One week later and Bugs is a part of the family.
Ian calls him Bozo because he’s such an easy-going, goofy guy. Nick appreciates that he doesn’t get on the furniture or counter surf (manners are important to my hubby).
Bugs is a lovebug, that’s for sure. He likes to be where I am and has become the largest member of my entourage that follows me upstairs and down. We did a lot of walking early on, but his pads got sore, which leads me to believe he was living the easy life, prior to being returned.
It’s pretty clear he was also living the sheltered life. He startles at new people and every odd noise. With that big booming voice, it’s a little intimidating, but there’s really no threat because he is a big, sweet baby. He will need an adopter who will introduce him to the world, taking him lots of places and introducing him to plenty of people.
Bugs is curious and friendly with other dogs but wasn’t sure what to make of Frankie’s overtures at first. It seemed to me that he simply didn’t know what Frankie was talking about when he’d assume the play position and then dart at Bugs, giving him a friendly nudge or nibble. For the first few encounters, Bugs, who is a head taller than Frankie would run from him in fright.
It didn’t take long, though, for the youngsta to catch on. Now they wrestle endlessly and it’s Frankie that has to seek cover when he’s had enough.
Bugs is a very calm dog for such a large, basically overgrown puppy. He has easily adapted to our routines, walks beautifully on a leash, and is quiet in his crate. He plays when Frankie is in the mood, and snoozes when he’s not. He doesn’t chew anything inappropriate, doesn’t bark excessively, and travels well in the car.
This is a really nice dog.
If you’re looking for a best bud to take everywhere with you or a sweet, family pet or a playmate for your current dog, consider this adorable guy.
Over the weekend, I attended the Hamilton Puppy 3rd birthday party.
It seems incredible that it was only three years ago that they landed in my puppy room, and at the same time, it’s hard to believe they are three!
This year, as in past years, there was plenty of romping, but I did note that all of the dogs were calmer. They enjoyed pupcakes and I enjoyed seeing how very much their families love them. It was one of those awesome foster moments.
Frankie had a blast at the party. I have very few pictures of him there because I couldn’t get near him for much of the party. He ran away every time I approached, convinced I would make him leave. It reminded me of children who hid from me at playdates because they didn’t want to leave. He came home covered in slobber, his undercarriage coated in mud, and slept the rest of the day.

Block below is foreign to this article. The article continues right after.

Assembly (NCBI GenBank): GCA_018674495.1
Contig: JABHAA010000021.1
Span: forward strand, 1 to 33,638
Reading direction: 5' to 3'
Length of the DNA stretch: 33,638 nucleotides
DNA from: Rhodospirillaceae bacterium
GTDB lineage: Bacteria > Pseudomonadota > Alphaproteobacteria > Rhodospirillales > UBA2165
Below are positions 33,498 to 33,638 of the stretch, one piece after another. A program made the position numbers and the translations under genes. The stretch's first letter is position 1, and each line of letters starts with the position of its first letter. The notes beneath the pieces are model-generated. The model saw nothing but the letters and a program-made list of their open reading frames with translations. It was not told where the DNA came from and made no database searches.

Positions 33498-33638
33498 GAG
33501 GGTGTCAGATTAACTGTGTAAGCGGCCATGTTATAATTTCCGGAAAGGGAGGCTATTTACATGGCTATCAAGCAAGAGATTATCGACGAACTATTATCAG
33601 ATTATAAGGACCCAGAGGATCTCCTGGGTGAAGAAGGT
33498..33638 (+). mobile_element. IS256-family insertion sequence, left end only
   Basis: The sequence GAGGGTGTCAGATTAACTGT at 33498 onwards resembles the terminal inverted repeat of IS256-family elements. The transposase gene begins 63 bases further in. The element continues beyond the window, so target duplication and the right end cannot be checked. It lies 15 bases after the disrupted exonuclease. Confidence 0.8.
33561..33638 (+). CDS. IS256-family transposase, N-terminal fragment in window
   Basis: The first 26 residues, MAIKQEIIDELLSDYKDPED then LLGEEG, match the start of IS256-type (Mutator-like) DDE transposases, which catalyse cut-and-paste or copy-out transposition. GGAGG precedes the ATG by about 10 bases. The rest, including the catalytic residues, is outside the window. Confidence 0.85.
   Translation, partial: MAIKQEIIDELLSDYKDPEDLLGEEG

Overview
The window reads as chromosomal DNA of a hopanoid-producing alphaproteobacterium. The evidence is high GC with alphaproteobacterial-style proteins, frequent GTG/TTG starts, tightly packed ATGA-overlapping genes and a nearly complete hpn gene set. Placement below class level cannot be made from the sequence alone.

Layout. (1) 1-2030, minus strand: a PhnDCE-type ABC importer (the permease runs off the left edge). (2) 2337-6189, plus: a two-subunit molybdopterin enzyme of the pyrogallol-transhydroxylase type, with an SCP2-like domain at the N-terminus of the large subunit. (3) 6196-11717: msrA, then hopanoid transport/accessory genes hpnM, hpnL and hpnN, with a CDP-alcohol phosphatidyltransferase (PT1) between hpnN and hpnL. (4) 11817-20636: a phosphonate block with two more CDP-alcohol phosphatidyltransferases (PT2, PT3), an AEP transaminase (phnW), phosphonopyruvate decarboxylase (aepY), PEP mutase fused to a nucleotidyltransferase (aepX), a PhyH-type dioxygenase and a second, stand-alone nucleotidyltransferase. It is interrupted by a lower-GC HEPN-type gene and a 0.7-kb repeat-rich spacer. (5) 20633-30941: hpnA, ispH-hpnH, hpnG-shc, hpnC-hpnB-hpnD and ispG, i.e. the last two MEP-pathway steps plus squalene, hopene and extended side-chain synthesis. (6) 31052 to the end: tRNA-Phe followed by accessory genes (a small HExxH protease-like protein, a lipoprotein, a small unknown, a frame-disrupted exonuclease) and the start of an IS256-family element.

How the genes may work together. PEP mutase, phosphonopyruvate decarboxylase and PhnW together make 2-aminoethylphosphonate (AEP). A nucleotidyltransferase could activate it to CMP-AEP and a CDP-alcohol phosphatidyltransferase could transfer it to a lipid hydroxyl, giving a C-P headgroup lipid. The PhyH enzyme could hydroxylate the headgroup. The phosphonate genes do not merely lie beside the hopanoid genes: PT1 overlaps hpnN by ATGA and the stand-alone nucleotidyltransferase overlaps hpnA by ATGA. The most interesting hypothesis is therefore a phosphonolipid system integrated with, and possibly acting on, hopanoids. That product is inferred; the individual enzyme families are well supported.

I won’t dwell on Daisy, because if you’re following her Diary on Facebook or the recaps here, you already know what’s happening with Daisy. That said, I would ask for your prayers and connections. It’s time for this sweet girl to go home.
In less than two weeks, I leave on the OPH Rescue Road Trip and my greatest wish is that she finds her forever home before then. Otherwise, it will be a tough week for her. If I can’t find another foster home to take her, my friends will be tasked with caring for her since she is still too afraid of the guys in this house to be safely cared for by them. Both options will be stressful for this sweet girl.
Thanks for reading!
If you’d like to know more about the book, Another Good Dog: One Family and Fifty Foster Dogs, visit AnotherGoodDog.org, where you can find more pictures of the dogs from the book (and some of their happily-ever-after stories), information on fostering, the schedule of signings, and what you can do right now to help shelter animals! You can also purchase a signed copy or several other items whose profits benefit shelter dogs!
If you’d like to know how you can volunteer, foster, adopt or donate with OPH, click here. And if you’d like more pictures and videos of my foster dogs past and present, be sure to join the Another Good Dog Facebook group.
One last thing! I will be leading a group of eight volunteers on a week-long trip to volunteer in some of the shelters we work with in North and South Carolina. We will be posting stories, pictures and video of our adventure. You can see all of it by following our Facebook page, OPH Rescue Road Trip. We promise to share the dogs we meet, the heroes we help, and the reality of shelters in the rural south. It may not always be easy to see, but hopefully it will also inspire you to help the many, many dogs in need. And if you’re so inclined, you can support us with donations through our Road Trip Fundraiser.
Released August 2018 from Pegasus Books and available now